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Kaminski, John P.; Saladino, Gaspare J.; Leffler, Richard; Schoenleber, Charles H. (ed.) / Commentaries on the Constitution, public and private. Volume 6: 10 May to 13 September 1788
18 (1995)

Commentaries on the Constitution: public and private,   pp. [1]-367


Page 4

COMMENTARIES ON THE CONSTITUTION
Eight States have now determined relative to the Constitution pro-
posed-I can give you no certain information respecting the, other
five-our accounts respecting the Sentiments of the men elected for
the State Conventions are various-but, on the whole, I am inclined
to believe they will adopt with recommending amendments as in
Massa.-in this State Virga. & N.C. the numbers for and agt. are pretty
equal, as well as abilities-Your friend Mr. Lee I understand, declined
going to the State Convention, principally, on account of the unhealth-
iness of the place where the Convention is to meet3-
I mentioned to you in my last the application of Kentucky for an
admission into the union-I am just informed a gentleman has arrived
in this place from Vermont, to make enquiries, &c respecting her
admission into the union I understand the State has appointed a Com-
mittee and given them power to apply to Congress whenever they shall
see a fair opportunity for again bringing under consideration the in-
dependance and admission of that State into the union4-I have been
wishing for sometime that this Subject might again be brought into
view-for I am well persuaded if these States do no[t] unite in their
infancy, and cement the union, they will not do it hereafter-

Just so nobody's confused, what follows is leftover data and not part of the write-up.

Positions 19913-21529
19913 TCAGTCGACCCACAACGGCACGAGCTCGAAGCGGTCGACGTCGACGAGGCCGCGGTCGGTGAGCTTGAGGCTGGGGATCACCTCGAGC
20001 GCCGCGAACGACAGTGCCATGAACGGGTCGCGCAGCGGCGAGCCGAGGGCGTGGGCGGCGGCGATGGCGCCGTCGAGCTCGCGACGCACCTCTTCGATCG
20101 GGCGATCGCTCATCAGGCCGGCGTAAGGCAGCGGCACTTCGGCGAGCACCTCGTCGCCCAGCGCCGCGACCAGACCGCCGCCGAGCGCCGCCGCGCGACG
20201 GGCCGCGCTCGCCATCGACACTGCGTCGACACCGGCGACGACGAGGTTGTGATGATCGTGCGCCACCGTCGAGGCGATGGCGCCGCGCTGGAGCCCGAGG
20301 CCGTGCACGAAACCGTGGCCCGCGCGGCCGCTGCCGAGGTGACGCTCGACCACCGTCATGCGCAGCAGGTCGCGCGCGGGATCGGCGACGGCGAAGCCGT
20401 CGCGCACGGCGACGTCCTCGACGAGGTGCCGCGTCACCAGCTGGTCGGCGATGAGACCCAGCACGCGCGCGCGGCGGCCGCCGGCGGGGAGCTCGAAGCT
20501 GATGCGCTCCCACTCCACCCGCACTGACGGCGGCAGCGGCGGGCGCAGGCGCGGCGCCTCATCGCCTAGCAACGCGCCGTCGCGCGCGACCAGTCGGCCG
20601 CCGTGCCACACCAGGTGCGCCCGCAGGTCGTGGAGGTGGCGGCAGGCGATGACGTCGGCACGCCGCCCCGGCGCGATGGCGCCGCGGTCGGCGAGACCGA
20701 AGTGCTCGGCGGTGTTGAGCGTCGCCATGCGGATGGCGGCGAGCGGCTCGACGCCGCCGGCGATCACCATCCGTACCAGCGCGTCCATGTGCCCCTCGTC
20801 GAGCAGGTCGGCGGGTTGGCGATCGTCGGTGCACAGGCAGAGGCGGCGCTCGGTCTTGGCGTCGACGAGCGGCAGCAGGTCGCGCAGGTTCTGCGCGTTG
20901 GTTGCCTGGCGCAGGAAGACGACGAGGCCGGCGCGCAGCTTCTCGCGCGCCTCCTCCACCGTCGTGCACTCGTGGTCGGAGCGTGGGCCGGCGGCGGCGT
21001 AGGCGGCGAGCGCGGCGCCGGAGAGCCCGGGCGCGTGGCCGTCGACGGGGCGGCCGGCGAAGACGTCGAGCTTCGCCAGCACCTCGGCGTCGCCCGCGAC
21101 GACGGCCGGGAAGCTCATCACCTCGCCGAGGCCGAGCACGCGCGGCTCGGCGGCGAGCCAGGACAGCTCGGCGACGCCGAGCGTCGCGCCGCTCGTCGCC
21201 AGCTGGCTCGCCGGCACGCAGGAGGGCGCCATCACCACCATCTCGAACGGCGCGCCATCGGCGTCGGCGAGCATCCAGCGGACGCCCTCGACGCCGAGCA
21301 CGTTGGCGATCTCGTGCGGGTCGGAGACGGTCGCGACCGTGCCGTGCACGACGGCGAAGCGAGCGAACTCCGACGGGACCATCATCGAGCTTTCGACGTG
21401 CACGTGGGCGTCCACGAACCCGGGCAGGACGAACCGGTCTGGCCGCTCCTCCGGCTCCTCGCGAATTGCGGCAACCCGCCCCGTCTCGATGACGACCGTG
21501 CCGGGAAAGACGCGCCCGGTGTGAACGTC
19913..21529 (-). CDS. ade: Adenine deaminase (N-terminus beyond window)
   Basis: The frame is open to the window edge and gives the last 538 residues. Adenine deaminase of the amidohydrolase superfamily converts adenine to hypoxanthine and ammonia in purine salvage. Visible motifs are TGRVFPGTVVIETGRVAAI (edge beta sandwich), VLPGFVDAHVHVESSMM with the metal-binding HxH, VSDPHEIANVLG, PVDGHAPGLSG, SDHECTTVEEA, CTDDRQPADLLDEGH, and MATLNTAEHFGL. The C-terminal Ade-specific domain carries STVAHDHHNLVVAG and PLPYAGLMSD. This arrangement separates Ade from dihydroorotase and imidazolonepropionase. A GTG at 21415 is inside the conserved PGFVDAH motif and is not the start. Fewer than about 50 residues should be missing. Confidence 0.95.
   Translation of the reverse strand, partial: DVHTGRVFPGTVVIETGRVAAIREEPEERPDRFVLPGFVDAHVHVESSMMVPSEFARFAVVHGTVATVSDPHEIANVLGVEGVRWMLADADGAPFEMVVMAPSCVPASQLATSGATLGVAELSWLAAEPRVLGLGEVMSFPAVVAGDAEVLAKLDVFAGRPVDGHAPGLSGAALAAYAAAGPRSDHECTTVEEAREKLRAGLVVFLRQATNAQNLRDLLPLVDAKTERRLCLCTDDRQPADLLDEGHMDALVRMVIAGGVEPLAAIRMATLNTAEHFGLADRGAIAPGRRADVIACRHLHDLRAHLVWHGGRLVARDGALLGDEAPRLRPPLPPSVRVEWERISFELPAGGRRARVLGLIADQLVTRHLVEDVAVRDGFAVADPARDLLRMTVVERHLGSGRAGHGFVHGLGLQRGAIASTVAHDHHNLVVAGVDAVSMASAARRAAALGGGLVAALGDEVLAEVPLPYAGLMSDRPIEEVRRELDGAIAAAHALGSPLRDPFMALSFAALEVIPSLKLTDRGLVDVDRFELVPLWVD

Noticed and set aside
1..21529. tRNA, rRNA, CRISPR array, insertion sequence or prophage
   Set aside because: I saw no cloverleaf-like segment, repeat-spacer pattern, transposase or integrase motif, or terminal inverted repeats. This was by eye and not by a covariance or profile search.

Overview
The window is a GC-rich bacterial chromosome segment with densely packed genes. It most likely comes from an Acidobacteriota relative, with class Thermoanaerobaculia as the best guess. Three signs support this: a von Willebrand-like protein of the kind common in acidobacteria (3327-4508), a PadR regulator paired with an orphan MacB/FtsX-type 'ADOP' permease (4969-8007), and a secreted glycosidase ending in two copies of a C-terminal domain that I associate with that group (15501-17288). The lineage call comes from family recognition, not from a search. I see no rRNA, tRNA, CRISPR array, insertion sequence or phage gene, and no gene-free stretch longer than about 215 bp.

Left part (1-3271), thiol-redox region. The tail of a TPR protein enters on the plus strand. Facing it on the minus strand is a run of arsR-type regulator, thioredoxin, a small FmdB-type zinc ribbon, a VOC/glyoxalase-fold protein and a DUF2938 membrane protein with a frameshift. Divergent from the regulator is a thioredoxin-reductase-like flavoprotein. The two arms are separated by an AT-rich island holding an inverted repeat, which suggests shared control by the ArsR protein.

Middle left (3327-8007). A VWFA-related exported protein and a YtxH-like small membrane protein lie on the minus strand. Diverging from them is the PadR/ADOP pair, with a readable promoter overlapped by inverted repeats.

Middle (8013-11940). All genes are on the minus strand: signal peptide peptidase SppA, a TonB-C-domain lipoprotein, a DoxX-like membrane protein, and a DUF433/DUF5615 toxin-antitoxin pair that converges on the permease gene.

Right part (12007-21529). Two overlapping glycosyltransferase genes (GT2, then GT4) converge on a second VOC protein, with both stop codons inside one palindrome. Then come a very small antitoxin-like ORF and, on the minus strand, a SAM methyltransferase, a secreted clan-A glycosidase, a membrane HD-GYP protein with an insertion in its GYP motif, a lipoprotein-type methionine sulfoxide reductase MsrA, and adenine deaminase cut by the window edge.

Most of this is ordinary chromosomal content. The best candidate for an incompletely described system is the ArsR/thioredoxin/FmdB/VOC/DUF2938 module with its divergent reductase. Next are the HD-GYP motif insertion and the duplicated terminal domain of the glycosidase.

1. RC, Adams Papers, NN.
2. Possibly a reference to the pamphlet by "A Plebeian," a New York Antifederalist.
This pamphlet, which contained a "Postscript" of four pages attacking Federalist pam-
phleteer "A Citizen of New-York" (CC:683), was first offered for sale in New York City
on 17 April (CC:689). The pamphlet enclosed might also have been "Federal Farmer's"
Additional Letters, 2 May (CC:723), which the Antifederalist New York Federal Republican
Committee began to send to other states, beginning in mid-May (CC:750).
3. For Richard Henry Lee's fear of the unhealthiness of the town of Richmond, see
his 27 June letter to John Lamb (CC:750-O); and RCS:Va., 621, note 10.
4. In October 1787 the Vermont General Assembly appointed Ira Allen, Isaac Tich-
enor, and Noah Smith to be "Agents to negotiate the public business of this state to
Congress." Between October 1787 and its last meeting in early 1789, Congress does
not appear to have taken any action on Vermont statehood.
739. The Federalist's Political Creed
Philadelphia Independent Gazetteer, 10 May'
Mr. PRINTER, Though religious creeds have long since been deemed
quite useless, or rather indeed extremely prejudicial to the interests
of virtue and true piety; yet I must at the same time be of opinion,
that political creeds are of a very different nature, and that no govern-
ment, and least of all an arbitrary one, can be supported without some
such summary of its credenda, or articles of faith. Our late C-n,
sensible of the truth of this maxim, have taken care to draw up a very
4


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